These two people gave me gifts of patience and understanding, and I’m sure neither one had any idea.

They symbolize in my mind, the heart of the fourth core value of this church…which says

We value praising and worshiping with all our gifts.

Even the ones we fail to appreciate.  J

Romans 12 says that the renewal of our minds leads to the transformation of our lives, so that we no longer conform to the pattern of this world.

And the pattern of this world values some gifts more than others.

Ward and Katie got under my skin.  They irritated me at times with their behavior—because they weren’t conforming.  They weren’t conforming to the pattern of the world, where you don’t take time to share when a service is going long—or the pattern of the world where people with speech impediments and disabilities are seen and not heard.

And in their stubborn refusal to conform, my mind was transformed!

That’s what it means to value praising and worshipping with all our gifts!

Even if it takes 10-15 years for that gift to be recognized!

We all have different functions, and we can’t even know the difference that we make when we just offer that function to the service of the body.

What’s your function?  What’s your gift?

According to our core values, we are a church that values all of it.

That means that Music, drama, and other arts are important ways to worship together and serve as opportunities to offer our first fruits to God.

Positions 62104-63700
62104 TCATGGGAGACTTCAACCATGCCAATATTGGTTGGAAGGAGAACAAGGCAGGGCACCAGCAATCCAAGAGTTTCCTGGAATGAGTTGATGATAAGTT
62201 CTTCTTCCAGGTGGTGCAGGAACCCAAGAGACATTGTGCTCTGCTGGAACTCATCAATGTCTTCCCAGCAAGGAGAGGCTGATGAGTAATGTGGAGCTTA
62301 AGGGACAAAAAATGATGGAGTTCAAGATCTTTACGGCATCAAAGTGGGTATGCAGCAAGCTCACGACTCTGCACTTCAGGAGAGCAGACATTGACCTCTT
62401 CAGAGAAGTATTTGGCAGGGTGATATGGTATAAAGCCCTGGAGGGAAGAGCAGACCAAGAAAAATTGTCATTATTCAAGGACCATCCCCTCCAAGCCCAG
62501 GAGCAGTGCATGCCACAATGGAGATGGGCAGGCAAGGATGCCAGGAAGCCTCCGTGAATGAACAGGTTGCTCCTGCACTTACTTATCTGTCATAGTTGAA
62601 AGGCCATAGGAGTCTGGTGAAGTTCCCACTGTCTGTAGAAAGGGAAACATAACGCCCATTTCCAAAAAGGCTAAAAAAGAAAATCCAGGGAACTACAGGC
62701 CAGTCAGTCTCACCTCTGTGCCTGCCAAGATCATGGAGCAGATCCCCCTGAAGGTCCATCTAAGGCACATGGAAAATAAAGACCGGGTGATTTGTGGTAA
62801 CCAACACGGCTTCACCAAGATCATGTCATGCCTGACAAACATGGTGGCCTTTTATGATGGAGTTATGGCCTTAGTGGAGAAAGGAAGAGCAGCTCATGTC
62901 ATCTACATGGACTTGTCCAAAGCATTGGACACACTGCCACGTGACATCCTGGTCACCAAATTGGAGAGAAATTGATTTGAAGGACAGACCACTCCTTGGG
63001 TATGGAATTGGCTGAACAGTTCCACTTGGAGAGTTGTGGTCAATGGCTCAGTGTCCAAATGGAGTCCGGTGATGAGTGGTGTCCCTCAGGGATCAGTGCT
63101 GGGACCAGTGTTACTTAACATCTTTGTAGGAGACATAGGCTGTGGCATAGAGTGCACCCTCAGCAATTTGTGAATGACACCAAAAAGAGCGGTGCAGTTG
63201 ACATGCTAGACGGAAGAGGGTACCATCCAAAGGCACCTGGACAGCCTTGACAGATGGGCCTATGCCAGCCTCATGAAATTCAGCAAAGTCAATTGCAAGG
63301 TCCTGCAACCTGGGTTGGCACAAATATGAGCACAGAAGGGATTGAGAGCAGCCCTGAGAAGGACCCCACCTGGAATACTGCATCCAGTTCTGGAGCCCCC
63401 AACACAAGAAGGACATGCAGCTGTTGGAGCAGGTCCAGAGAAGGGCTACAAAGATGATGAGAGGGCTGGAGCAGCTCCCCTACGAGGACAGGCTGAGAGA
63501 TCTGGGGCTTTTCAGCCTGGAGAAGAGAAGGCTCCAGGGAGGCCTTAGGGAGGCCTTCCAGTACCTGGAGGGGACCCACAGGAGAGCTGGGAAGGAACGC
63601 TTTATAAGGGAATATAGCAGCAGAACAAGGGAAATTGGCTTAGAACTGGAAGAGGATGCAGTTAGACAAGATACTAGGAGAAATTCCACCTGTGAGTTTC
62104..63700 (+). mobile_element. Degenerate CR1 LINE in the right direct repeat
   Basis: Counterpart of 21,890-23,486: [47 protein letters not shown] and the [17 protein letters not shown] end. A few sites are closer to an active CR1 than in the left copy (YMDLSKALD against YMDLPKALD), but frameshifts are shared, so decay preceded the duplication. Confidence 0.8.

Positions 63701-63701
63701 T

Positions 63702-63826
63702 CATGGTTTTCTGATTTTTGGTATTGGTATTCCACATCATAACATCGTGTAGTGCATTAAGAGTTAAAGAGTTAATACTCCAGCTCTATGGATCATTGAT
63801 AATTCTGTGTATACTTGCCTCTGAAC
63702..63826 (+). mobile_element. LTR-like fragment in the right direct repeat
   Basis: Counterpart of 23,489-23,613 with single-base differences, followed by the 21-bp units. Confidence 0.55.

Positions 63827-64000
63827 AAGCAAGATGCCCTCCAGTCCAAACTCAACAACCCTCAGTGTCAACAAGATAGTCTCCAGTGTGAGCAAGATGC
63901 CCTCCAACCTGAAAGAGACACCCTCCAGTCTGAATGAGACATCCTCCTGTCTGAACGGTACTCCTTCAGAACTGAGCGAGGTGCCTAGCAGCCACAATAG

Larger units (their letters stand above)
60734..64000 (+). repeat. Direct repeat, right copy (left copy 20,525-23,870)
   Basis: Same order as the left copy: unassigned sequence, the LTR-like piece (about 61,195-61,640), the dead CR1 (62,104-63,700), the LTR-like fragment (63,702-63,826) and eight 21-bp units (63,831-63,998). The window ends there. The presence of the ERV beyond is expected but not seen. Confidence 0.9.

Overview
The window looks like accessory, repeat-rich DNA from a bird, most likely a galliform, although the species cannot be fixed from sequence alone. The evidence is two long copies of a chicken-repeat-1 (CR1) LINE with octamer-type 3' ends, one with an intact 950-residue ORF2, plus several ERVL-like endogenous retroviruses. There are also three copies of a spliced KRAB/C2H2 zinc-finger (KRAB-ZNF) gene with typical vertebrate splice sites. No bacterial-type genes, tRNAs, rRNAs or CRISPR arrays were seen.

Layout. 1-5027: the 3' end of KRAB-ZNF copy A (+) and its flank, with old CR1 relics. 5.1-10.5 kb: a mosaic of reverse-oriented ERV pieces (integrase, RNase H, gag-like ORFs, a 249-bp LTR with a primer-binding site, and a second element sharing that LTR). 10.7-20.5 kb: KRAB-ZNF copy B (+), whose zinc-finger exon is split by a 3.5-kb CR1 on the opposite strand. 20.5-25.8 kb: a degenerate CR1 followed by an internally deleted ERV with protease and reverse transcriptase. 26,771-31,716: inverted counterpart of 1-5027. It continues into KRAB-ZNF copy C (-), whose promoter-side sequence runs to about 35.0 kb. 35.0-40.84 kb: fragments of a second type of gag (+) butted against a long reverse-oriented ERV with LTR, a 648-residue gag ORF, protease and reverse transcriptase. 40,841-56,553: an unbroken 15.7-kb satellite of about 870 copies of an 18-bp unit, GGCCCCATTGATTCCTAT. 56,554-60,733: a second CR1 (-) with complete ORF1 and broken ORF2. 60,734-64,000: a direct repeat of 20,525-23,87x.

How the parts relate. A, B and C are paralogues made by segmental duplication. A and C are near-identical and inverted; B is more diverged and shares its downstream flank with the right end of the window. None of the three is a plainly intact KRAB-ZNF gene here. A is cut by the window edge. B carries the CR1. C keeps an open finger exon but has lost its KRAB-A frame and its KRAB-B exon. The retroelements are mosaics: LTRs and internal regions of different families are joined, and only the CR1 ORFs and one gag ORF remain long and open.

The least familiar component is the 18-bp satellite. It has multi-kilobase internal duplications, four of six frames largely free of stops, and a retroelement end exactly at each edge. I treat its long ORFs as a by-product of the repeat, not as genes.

Some of us are gifted with musical abilities, or dramatic abilities.  For some of us, we are gifted with the ability to create or simply enjoy beautiful artwork.

Those are gifts.

Others of us aren’t so gifted!

Ward and Katy weren’t the typical people you see involved up front on a Sunday morning.  I never saw either up front leading music or offering artwork or being in a skit.

Nevertheless, the gifts they gave the gathered body of Christ—I can say it transformed us.

We are one body, with many members.  Each of us has a function.  What’s yours?

Romans 12 isn’t the only place Paul uses body imagery to talk about the church.  He comes back to it in 1 Corinthians, and references it at various points throughout the letters he wrote to the different churches.

It’s an easy metaphor to use, since we all have a body we know what he means—that each part has a function and can do that function better than any other part.

For example, some people can walk on their hands, but that’s really what the feet are designed to do.  Eyes can’t smell, and a nose can’t see.

But you know, every ‘body’ has a mouth that can eat food that makes the stomach hurt.

(don’t worry, I’ll stop there) J

So this idea that we are all members of one body—it means that we might be really uncomfortable at times!  It means that we’re all connected, and that one part can cause some pain and discomfort within the whole, even when it’s just doing its job.

For an example, I have another story about the church I grew up in.

There was a girl who went there who wasn’t much older than I was, and she started playing the trumpet sometime around Junior High.

I remember her first playing her trumpet during the prelude when she first started.

It wasn’t very good.  In fact, in my Junior High appreciation for music, I thought it was awful.

It was loud and brassy and irritating, especially at 9:30 on a Sunday morning.

I didn’t like it.  I thought for sure the adults would put a quick end to this girl playing the trumpet in church.

But she didn’t stop.  In fact, she was encouraged!

She was just offering her gift—her first fruit still green on the vine.

Thank God she had the church that she did—that church that could receive that gift, that church that could deal with the stomachache and not spit her trumpet out.